Richmond’s Craneway Pavillion goes green with weekend pot expo
on August 8, 2011
At 4:20 p.m. Friday, the Craneway Pavillion became a venue for all things pot.
The Pacific Cannabis Expo drew pot enthusiasts to Richmond for a gathering that lasted all weekend. Medical marijuana collectives, pot-paraphernalia sellers, and a variety of pot eaters, smokers and otherwise inhalers—all medical marijuana patients—were in attendance.
For those who were not patients, doctors were on hand to diagnose an ailment or affliction and prescribe medical cannabis to treat it. Other entrepreneurs hoping to make a few bucks from the new medical marijuana boom or plain old-fashioned never-legal stoner culture hawked T-shirts, promoted new technologies for imbibing the plant, and pitched a variety of services like legal-to-toke-in limousine trips.
But it’s not about getting high, said Mary Dias, the event’s lead organizer – it’s about the patients. “The idea is to get all of the information and all of these different vendors together in one place so people can see what’s available to them,” Dias said.
Raina Thomasson, another expo organizer, said medical marijuana fills a need for patients. “A lot of people want an alternative to pills that have all these side effects and make people sick,” she said.
In addition to venders, the event featured a line-up of speakers and musicians, like the band Los Marijuanos, who rework pop songs into stoner-themed parodies. Speakers hit on topics ranging from personal stories about how medical marijuana helps cancer survivors to workshops on the growing cannabis industry.
The medical cannabis industry is in legal limbo because of conflicting state and federal laws. California passed Proposition 215 in 1996 legalizing the use of medical marijuana. But under federal law, pot is still illegal.
Dias said getting through the red tape to set up the expo was frustrating at times, and she got pushback from Richmond city agencies she worked with to get permitted.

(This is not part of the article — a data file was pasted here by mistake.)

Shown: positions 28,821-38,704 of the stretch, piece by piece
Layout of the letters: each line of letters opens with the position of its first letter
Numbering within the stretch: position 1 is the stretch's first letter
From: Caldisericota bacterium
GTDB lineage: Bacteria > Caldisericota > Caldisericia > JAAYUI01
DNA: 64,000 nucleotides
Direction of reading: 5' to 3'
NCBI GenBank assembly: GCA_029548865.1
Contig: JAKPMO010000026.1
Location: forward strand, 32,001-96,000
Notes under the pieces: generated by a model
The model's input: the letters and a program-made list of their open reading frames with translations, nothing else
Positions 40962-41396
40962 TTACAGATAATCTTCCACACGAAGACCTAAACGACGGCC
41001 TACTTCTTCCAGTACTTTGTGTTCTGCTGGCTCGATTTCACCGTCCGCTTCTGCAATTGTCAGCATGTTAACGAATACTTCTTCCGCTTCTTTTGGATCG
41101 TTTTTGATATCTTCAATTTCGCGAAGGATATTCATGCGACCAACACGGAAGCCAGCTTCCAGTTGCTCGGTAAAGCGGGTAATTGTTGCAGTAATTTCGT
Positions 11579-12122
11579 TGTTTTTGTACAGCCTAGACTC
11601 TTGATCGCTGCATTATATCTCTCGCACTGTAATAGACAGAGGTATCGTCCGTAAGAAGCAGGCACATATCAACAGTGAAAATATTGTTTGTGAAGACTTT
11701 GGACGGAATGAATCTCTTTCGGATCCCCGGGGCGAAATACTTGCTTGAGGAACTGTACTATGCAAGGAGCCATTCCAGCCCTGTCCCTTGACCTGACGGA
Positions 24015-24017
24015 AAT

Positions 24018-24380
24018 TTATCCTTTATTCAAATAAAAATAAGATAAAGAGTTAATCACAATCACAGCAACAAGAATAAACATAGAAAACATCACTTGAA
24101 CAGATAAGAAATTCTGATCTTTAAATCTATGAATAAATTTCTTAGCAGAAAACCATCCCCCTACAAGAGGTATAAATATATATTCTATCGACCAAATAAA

“They have this idea that we’re going to bring criminals to the city. But really that’s all wrong, we’re creating a safe space for patients to come together,” Dias said.
For Magic Ellingson, who is better known by his activist moniker “Henry Hemp,” it’s only a matter of time before marijuana is legalized across the board. “It feels like a time when people are awakening. The Mayans said 2012 was when the whole world would go through a period of awakening, and that’s what cannabis does, it opens your mind,” Ellingson said.
Ellingson travels to medical marijuana and pot legalization rallies around the country to promote cannabis’ benefits and varied uses, which include hemp fiber, health benefits from hemp oils and extracts as well as use for nausea, anxiety, insomnia and a host of other maladies.
Organizers said several hundred people turned out to the Richmond event, but the crowd had dwindled to about two dozen people by the late Saturday afternoon.
Most of those who remained were vendors, some of whom were leaving early due to the small and dwindling attendance. John Waffleman, packing up the table he manned for San Francisco’s Shambhala Healing Center, said the event was poorly executed. “They didn’t do enough marketing, it’s at a location people don’t know, and the tickets were way to expensive,” he said. “We’re actually losing money on this.”
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